Carmody Groarke unveils plans to build transparent “shield” around Mackintosh’s Hill House

//Carmody Groarke unveils plans to build transparent “shield” around Mackintosh’s Hill House

Carmody Groarke unveils plans to build transparent “shield” around Mackintosh’s Hill House

By | 2017-12-12T12:06:01+00:00 December 12th, 2017|feed art|Comments Off on Carmody Groarke unveils plans to build transparent “shield” around Mackintosh’s Hill House

Carmody Groarke has unveiled plans to erect a see-through hood over Charles Rennie Mackintosh‘s Hill House in Helensburgh, Scotland, to help protect it from the elements during conservation works.

Mackintosh, a key figure in Britain’s Arts and Crafts movement, designed and built Hill House as a home for the publisher Walter Blackie between 1902 and 1904.

Located around 40 kilometres outside Glasgow in the coastal town of Helensburgh, the house has been subjected to decades of exposure and its striking Portland cement render has suffered moisture damage.

The house was left in the care of the National Trust for Scotland in the 1980s and the preservation organisation is now undertaking work to restore the building that is described stylistically as a mixture of “Arts and Crafts, Art Nouveau, Scottish Baronial and Japonisme”.

London architects Carmody Groarke have been brought on board to create a weather-proof envelope to protect Hill House during these restoration works.

“The National Trust of Scotland is adopting a very bold approach to the conservation of the Hill House; one that is radical and experimentative in seeking new methods to extend the lifespan of our heritage, and one that invites public interaction and interpretation of these processes,” said architect Andy Groarke, who described the restoration project as pioneering.

The transparency of Carmody Groarke’s enclosure will mean the house remains on view and open throughout the restoration process. Stairs and gangways inside the see-through skin will permit visitors close-up views of the exterior of the house, and to watch the restoration work progress.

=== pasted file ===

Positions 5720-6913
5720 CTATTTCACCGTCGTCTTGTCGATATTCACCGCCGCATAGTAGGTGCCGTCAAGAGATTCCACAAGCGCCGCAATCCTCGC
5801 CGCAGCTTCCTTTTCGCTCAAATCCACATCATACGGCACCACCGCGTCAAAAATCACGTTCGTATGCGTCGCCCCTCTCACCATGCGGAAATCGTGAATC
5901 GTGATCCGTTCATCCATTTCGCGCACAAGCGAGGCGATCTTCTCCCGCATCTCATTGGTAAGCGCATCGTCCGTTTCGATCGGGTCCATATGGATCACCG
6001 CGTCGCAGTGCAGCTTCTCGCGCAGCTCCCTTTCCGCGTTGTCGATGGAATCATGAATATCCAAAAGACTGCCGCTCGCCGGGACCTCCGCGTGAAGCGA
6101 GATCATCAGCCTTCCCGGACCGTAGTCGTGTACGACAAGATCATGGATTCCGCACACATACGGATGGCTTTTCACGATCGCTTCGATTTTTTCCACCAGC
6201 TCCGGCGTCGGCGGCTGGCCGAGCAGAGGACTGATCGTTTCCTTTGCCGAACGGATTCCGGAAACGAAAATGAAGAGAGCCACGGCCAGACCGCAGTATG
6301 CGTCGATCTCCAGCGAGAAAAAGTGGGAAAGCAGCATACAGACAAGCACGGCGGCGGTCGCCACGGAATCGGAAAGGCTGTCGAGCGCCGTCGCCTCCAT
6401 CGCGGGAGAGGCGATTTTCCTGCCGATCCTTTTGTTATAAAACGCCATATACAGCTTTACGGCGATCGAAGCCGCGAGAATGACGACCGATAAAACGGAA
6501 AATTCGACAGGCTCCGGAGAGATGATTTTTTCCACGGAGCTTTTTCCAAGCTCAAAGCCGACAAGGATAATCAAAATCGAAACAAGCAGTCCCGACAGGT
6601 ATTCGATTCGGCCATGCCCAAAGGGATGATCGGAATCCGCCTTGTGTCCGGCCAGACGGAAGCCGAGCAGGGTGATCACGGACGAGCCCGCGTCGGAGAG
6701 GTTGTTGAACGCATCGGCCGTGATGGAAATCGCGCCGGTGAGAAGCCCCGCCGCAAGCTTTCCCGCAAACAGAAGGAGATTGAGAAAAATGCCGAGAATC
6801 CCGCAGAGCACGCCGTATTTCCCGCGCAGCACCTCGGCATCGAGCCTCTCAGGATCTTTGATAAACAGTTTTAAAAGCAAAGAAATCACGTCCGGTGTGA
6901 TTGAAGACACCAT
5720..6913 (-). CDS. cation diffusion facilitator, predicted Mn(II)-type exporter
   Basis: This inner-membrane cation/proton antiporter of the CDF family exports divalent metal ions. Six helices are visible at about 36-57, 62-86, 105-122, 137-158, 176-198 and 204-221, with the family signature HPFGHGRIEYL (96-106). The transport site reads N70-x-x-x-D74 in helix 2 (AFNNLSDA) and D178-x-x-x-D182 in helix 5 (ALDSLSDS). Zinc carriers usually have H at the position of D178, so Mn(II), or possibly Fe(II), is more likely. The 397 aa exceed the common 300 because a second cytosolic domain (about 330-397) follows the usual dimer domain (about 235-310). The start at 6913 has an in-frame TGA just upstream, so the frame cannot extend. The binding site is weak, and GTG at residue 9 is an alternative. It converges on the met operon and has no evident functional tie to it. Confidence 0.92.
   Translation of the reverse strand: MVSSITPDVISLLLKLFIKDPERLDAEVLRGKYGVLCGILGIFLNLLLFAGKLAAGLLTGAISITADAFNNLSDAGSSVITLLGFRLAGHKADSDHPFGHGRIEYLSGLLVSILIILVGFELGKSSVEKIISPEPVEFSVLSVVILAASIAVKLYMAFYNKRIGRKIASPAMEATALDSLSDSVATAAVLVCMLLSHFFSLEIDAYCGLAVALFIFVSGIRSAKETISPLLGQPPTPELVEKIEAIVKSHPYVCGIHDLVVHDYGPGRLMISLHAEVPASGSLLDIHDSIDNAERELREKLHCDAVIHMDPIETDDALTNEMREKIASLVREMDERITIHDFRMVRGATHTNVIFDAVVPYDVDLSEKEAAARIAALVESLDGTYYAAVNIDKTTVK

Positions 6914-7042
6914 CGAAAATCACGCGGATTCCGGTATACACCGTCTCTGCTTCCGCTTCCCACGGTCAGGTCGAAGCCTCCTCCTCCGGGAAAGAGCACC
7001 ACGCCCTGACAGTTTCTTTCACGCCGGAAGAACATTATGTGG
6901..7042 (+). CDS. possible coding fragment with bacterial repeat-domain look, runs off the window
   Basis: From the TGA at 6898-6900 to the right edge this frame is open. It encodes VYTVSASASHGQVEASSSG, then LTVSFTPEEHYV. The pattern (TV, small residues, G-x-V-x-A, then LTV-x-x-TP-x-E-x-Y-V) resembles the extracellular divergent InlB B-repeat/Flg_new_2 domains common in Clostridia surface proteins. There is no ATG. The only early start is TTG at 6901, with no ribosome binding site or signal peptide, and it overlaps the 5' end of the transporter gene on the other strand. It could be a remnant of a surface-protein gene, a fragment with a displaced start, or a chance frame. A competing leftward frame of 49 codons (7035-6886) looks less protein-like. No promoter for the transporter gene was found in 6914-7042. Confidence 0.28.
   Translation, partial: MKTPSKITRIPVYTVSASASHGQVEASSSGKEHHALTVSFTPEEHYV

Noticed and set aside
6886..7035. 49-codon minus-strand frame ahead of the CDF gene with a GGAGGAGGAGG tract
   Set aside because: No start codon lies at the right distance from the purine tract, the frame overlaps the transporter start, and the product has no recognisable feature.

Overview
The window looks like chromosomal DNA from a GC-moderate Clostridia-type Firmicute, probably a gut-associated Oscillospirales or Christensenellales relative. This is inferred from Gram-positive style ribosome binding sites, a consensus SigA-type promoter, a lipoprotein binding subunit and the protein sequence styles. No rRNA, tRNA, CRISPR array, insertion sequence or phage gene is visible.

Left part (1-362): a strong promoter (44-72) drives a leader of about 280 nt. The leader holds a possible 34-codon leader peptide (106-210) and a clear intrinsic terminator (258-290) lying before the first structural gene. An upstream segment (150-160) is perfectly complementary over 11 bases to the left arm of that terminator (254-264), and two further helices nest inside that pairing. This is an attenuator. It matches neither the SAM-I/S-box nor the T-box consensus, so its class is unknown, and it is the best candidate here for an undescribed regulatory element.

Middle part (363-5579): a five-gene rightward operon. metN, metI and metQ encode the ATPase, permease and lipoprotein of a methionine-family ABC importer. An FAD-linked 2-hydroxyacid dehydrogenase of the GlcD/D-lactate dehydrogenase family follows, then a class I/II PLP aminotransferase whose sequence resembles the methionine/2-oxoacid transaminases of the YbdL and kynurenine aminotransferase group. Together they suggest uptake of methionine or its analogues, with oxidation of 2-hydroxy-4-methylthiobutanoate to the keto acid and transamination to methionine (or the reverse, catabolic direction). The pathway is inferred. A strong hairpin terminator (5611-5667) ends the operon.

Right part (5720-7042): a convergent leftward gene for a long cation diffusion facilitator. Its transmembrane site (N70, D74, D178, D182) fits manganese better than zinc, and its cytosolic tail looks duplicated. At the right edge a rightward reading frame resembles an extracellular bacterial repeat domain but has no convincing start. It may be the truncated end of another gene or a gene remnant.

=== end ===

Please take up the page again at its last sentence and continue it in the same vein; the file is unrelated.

Dutch studio Oving Architecten employed a similar design to help protect the former home of an SS commander at the Nazi concentration camp Westerbork against the elements, preserving it as a memorial to the holocaust.

“We are building what amounts to a shield around and above the Hill House to keep wind and rain out and give the building a chance to dry,” explained Simon Skinner, chief executive at National Trust for Scotland.

“The new structure is effectively a porous cage, albeit a beautifully designed one, that still allows some movement of air and a degree of moisture penetration.”

The house also includes interiors – from furniture to textiles and artworks – designed by the architect and the artist Margaret Macdonald, Mackintosh’s wife.

Mackintosh is perhaps best known for his Glasgow School of Art building, which – like Hill House – was commissioned as a complete design and features interiors by the architect. The building is also undergoing restoration works after a fire ravaged the building in 2014.

“Charles Rennie Mackintosh was in the vanguard of using the materials and creating the kinds of buildings that became the vernacular in the 20th century,” said the trust’s general manager Richard Williams.

“As the 21st century progresses, more effort is being made around the globe to preserve important structures from the preceding century and the lessons we learn can be applied by others.”

National Trust for Scotland will be launching a fundraising drive in 2018 to help finance the restoration works, which will cost millions of pounds. A significant donation from the Getty Conservation Institute has already been secured.

Carmody Groake, which was founded by architects Kevin Carmody and Andy Groarke in 2006, is also currently working on plans for an art gallery and a suite of studios at the brutalist Park Hill estate in Sheffield, England, and a skyscraper in London’s Paddington.

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